United States Soccer Federation could allow players to kneel during anthem in protest against racism

Release time:2020-06-09 Publisher:Lanka Voice

Kneeling has become a symbol of the fight against police brutality used by protesters who have flooded the streets of U.S. cities in the wake of George Floyd.


U.S. women’s football team star Megan Rapinoe took a knee during the playing of the anthem prior to a match in 2016 

The United States Soccer Federation (USSF) will hold a special meeting on Tuesday to consider repealing a policy requiring national team players to stand during the national anthem.
The USSF told Reuters in an email that a vote could come following Tuesday’s conference call or on Friday at the quarterly executive board meeting.
The USSF passed a rule in 2017 that requires players and team personnel to “stand respectfully during the playing of national anthems at any event in which the Federation is represented”.
The policy was put in place after U.S. women’s national team member Megan Rapinoe took a knee during the playing of the anthem prior to a match against Thailand in 2016.
Colin Kaepernick popularised the gesture of kneeling during pre-game renditions of “The Star-Spangled Banner” in 2016 while a member of the National Football League's (NFL) San Francisco 49ers.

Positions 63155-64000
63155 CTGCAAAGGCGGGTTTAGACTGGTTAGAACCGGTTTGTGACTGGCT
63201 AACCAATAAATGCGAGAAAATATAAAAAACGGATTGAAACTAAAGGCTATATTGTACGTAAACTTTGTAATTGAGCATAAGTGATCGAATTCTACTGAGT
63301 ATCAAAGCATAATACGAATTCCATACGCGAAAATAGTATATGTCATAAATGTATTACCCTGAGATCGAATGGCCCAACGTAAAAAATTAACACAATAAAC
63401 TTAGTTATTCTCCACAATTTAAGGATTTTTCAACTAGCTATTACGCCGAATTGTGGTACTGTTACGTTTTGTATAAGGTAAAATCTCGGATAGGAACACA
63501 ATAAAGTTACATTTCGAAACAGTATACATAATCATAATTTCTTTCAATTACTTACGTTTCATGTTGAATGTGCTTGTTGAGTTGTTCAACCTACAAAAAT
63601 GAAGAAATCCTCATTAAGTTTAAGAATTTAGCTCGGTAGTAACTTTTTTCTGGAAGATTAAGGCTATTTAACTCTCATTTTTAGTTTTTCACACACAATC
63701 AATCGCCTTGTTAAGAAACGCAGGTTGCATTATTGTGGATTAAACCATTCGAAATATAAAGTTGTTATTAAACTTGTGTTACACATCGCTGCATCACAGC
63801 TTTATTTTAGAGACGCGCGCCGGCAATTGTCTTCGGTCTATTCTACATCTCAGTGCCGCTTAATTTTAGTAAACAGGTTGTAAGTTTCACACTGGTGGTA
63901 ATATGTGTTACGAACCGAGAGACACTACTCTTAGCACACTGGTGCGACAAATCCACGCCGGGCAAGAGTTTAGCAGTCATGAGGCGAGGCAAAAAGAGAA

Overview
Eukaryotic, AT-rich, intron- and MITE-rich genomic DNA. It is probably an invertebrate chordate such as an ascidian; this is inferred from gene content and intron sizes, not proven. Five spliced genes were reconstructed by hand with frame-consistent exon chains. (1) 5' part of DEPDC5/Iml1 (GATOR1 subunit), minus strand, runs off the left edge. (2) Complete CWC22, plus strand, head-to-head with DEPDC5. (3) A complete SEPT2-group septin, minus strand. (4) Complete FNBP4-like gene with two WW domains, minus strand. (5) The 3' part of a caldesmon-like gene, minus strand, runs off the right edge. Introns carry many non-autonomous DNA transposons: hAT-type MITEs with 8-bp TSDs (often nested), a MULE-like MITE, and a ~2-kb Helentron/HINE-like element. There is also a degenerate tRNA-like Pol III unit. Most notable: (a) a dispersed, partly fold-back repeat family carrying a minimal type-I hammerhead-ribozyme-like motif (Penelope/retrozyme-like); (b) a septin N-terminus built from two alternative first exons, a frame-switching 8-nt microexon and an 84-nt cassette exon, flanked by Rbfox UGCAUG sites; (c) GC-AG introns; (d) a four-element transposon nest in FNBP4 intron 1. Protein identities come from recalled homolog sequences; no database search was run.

The move by the USSF to reconsider its position comes after NFL commissioner Roger Goodell said last week that the league made a mistake not listening to players and encouraged them to speak out against racism and peacefully protest.
Kneeling has become a symbol of the fight against police brutality used by protesters who have flooded the streets of U.S. cities in the wake of the death of black man George Floyd in police custody in Minneapolis last month.
Floyd was killed on May 25 after a while male police officer kneeled on his neck for nearly 9 minutes. The incident has once again given rise to the Black Lives Matter movement across the world.
Soccer teams in popular leagues across Europe, such as the Premier League and Bundesliga, have been kneeling at the centre circle before their matches to protest against racism ever since the sport resumed amid the coronavirus pandemic.
Liverpool was the first high-profile team to express solidarity with the protesters and show their stand against racism by taking a knee around the Anfield centre-circle to join in the Black Lives Matter movement.
Bundesliga teams Borussia Dortmund and Hertha Berlin also joined the protests by doing the same before their league match in an empty Signal Iduna Park stadium in Dortmund.
In fact, the German Football Association (DFB) ruled last week that players were free to show their support for protests over the death of Floyd.


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